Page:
If you are making them, you could show before and after pages that the client could view in a browser (and print out if desired). Or work on hard copy, assuming you could make things clear. I would actually be inclined to separate content from layout, and supply edited text (no formatting) for them to approve. Then replace old text in the layout as a separate step.

If you are implementing client changes, I would ask the client to mark up a hard copy, just as we do in the print world. This provides a good paper trail to proof to (and to remind the client what was asked for, if need be at some later time).

   
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Old 05-31-2006, 09:57 AM   #5
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I would not want to have to deal with any page that has gone through Word's HTML translation. It writes horrid HTML code, and as soon as you open an HTML page in word, and then save it, you have to deal with all that.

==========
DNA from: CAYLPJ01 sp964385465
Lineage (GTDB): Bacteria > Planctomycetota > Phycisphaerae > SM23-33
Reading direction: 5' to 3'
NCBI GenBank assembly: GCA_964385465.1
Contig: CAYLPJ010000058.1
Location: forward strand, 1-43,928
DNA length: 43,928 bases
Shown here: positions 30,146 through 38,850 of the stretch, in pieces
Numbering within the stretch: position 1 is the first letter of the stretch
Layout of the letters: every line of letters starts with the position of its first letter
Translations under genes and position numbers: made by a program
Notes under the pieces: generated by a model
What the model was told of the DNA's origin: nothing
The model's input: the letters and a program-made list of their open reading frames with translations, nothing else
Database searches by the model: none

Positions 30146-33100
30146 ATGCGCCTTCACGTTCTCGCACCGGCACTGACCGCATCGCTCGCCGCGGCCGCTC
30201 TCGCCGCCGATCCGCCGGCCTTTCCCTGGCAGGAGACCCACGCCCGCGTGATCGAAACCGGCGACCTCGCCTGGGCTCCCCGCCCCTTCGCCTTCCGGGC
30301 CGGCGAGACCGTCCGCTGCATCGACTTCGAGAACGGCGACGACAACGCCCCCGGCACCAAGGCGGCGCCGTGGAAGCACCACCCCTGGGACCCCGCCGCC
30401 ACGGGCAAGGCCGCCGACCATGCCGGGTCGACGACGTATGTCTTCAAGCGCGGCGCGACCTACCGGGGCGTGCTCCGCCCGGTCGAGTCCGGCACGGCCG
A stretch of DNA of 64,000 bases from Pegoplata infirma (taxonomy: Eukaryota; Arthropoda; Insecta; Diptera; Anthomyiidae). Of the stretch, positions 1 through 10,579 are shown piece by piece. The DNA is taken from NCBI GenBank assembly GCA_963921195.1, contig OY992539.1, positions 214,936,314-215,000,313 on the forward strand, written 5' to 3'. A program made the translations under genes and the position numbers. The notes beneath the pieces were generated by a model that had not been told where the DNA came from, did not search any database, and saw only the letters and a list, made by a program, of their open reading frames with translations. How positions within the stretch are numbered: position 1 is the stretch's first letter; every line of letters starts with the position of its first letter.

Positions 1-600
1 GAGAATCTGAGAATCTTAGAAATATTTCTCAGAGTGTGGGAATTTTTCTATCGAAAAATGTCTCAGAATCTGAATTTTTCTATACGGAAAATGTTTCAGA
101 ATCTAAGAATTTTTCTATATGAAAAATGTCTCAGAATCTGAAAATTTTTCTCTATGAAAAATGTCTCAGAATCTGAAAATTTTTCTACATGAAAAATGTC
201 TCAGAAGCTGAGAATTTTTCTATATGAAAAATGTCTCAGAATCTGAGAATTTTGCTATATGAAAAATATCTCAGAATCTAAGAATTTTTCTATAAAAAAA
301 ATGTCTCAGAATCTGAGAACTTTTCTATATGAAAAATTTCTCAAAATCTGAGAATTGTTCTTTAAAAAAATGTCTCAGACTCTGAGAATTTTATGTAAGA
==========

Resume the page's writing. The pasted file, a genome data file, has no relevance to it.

Marjolein might have other objections, but this is enough to make me reject Word as an editor of web pages. (Although I use it all the time for general purposes.)
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Old 05-31-2006, 10:09 AM   #6
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Quote:
Originally Posted by Michael Rowley
DO NOT load or work on such documents in Word - use a text
editor